The History of Horne Lake
Adam Horne was the first non-native to visit Horne Lake in 1855. The lake was known at that time as Enoksasant Lake. It was renamed Horne Lake four years later by Captain Richards of the hydrographic ship H.M.S. Plumper. In the early 1900's the E & N Railway gave Robert Dunsmuir the lands around Horne Lake. Dunsmuir originally had plans to make the lake and surrounding country a private game reserve.
By the 1920's Horne Lake's great stands of timber were discovered and several logging companies began to work the area. The largest of the logging companies was Thompson and Clarke, based out of Seattle. Access to the lake was poor and not suitable for trucks. Thompson and Clarke applied to the provincial government for financial assistance to improve a wagon trail from Dunsmuir to the lake. The government completed the work and under budget for a cost of $992.15 and charged Thompson and Clarke for a portion of the costs.
Thompson and Clarke also requested permission to build a railway along the north shore of the lake to haul the timber to Deep Bay through the Big Horne Valley along Rosewall Creek. After receiving permission Thompson and Clarke built over 17 miles of rail. Seven logging companies built logging camps surrounding Horne Lake. The largest camp was located at Camp 5 at the west end of the lake.
At its peak the camp was comprised of a cookhouse which fed 450 men, 50 bunk houses, 10 family houses, a school, a store, a sawmill, and a machine shop equipped to build a locomotive. The location of Camp 5 is the present Regional District of Nanaimo Horne Lake Park. Camp 7 was a Japanese camp. The Japanese were also the section crew which built all the rail tracks around the lake. It was during this era that people started to discover Horne Lake for its recreation opportunities. The logging opened access to the lake and the families and friends of the loggers started to build cabins along the shores of the lake.
Road access during this period terminated at the Bay. For the price of $2 a ride could be purchased from the Horne Lake garage to Horne Lake in a model T and another $2 purchased a ride on a tugboat named Jiggs to places further along the lake.
Another option was by speeder along the rails from Deep Bay but was not popular due to the fact that it was a 'very cold ride'. The first resident of Horne Lake was McCormick who received permission from the logging company at the time to locate a residential cabin on its shores. McCormick dragged a small loggers cabin down the shore and floated it across the water.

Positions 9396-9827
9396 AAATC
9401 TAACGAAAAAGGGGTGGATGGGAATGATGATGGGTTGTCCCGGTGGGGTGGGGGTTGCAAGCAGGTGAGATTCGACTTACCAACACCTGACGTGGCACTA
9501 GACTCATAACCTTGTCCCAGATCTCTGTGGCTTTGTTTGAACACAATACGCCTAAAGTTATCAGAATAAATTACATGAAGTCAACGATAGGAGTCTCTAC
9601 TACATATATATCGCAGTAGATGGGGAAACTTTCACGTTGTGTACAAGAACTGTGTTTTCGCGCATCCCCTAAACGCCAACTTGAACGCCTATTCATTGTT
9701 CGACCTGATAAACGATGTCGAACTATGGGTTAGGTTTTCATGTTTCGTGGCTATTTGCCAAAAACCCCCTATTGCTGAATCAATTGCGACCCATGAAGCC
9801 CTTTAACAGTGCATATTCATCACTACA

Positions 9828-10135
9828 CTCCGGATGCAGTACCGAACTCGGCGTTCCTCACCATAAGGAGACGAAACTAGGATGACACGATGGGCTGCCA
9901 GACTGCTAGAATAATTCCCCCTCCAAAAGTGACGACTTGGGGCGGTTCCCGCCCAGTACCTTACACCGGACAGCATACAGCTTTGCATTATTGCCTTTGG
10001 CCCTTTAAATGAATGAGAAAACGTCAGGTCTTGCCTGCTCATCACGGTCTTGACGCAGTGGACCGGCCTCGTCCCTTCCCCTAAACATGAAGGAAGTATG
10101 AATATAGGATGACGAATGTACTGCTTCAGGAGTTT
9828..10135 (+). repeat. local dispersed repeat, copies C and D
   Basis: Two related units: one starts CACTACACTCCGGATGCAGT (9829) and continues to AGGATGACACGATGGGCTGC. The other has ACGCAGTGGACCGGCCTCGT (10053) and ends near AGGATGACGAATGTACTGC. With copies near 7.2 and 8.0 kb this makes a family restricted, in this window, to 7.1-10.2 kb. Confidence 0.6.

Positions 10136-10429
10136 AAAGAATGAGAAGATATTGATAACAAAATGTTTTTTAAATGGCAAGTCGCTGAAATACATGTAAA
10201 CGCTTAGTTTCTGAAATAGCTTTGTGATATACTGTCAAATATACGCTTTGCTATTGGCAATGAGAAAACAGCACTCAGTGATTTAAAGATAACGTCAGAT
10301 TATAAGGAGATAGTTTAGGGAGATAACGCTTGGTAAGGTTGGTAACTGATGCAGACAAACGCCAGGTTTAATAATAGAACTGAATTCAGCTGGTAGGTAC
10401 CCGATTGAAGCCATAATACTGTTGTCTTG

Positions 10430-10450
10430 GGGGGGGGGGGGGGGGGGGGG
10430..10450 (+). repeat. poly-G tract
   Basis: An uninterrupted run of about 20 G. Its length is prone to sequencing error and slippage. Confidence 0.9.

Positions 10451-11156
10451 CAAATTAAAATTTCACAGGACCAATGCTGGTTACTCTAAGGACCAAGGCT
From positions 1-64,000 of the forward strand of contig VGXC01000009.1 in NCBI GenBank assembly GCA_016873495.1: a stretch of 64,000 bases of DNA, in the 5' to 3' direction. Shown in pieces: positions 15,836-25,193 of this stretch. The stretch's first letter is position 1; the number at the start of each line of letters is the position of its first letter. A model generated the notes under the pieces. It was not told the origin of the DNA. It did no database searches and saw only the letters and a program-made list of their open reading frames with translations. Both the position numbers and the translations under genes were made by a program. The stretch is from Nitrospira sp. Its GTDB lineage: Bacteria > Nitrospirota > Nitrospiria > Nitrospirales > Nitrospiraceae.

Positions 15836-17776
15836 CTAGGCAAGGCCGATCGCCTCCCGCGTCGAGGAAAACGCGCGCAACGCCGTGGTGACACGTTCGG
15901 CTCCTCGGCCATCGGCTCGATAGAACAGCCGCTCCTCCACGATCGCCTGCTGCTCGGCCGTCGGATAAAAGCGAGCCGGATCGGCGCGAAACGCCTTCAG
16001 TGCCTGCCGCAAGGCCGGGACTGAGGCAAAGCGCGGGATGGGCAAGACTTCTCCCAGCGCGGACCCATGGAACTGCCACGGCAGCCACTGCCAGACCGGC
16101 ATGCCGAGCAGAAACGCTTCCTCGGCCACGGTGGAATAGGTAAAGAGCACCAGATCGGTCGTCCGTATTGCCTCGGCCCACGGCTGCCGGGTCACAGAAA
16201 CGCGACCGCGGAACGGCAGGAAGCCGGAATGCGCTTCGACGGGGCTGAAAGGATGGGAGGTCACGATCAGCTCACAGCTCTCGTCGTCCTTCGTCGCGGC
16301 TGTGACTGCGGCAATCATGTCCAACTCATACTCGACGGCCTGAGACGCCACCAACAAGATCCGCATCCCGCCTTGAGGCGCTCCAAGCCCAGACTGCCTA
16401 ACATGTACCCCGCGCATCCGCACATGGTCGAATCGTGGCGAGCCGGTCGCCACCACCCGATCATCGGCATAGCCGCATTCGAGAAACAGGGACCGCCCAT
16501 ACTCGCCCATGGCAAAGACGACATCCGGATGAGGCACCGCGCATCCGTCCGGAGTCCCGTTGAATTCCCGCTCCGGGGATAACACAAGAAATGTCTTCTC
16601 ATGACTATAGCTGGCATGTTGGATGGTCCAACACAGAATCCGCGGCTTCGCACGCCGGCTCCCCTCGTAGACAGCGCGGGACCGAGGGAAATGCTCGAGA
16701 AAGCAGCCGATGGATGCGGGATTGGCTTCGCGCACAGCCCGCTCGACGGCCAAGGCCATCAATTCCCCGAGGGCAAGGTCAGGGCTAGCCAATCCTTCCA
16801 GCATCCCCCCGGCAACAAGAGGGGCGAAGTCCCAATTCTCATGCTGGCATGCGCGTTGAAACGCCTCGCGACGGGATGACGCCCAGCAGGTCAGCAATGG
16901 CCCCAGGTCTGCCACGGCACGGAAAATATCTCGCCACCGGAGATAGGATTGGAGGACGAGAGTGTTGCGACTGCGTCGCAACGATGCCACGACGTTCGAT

During the 1930s more people followed McCormicks example and began squatting, setting up their cabins on the quiet lake. Over the years more people became aware the spectacular scenery and crystal waters of Horne Lake and increased numbers built cabins on the Horne Lake banks.
Recent research into the history of Horne Lake has discovered that the first resident of the area may have been a sasquatch. The first reported sasquatch sighting occurred in the year 1904. The Victoria Colonist reported on December 14, 1904 that four hunters saw a 'hairy wild man with long matted hair and a beard' racing at 'tremendous speed' through 'unimpentrable undergrowth'. A number of other sightings took place over the next few years but there have not been any reported sightings over the past number of decades.
The lands surrounding Horne Lake have had many owners. For a time, the lands were owned by B.C. Cement, who according to the locals, had planned to mine the limestone cliffs of Mt. Mark. They eventually abandoned the idea and concentrated their efforts on Texada Island. The land was purchased by Montague Drake in 1962 and subsequently purchased by Prince Johannes von Thurn und Taxis. Taxis, who at the age of 64, was said to be Germany's second richest man, with world wide assets exceeding 2.5 billion U.S.
After unsuccessfully trying to move the cabin owners in 1962, the Prince Taxis agreed to lease the land to the cabin owners on five year renewable terms. The first leases went for $250 per year. When he died in 1990, his wife, Princess Gloria, inherited the land, and managed her Horne Lake holdings through her B.C. company called Texada Logging. The princess continued his father's agreement of licensing lakefront lots to cabin owners on Horne Lake, with Texada logging handling the arrangements.
In November of 1999 the German princess sold Horne Lake lands to MacDonald Development Corporation. The princess' family fortune, crippled by estate taxes and poor investments, had dwindled to about five hundred million US, so she decided to sell off her worldwide assets. MacDonald's company purchased 4, 816 hectares on Saltspring Island and Horne Lake.
The Horne Lake License Holders Association (HLLHA) negotiated with MacDonald Corporation to purchase the lands surrounding Horne Lake. The HLLHA's goals were to provide future security to its members and to preserve the natural beauty of the area. HLLHA, in seeking to purchase the lands, have sought appropriate zoning from the Nanaimo Regional District and various government agencies, which included The Ministry of the Environment, The Ministry of Lands and Forests, and the Ministry of Fisheries. The process involved opportunities for community input from a wide range of groups and individuals. Horne Lake Park was transferred by the membership to the Nanaimo Regional District for community and public use.
The Horne Lake Voluntary Board of Directors and Project Manager Murray Hamilton provided leadership and dedicated service to the membership in successfully completing the purchase and approval process. On January 23, 2002, the historic agreement was signed by the Board which created a new era for Horne Lake.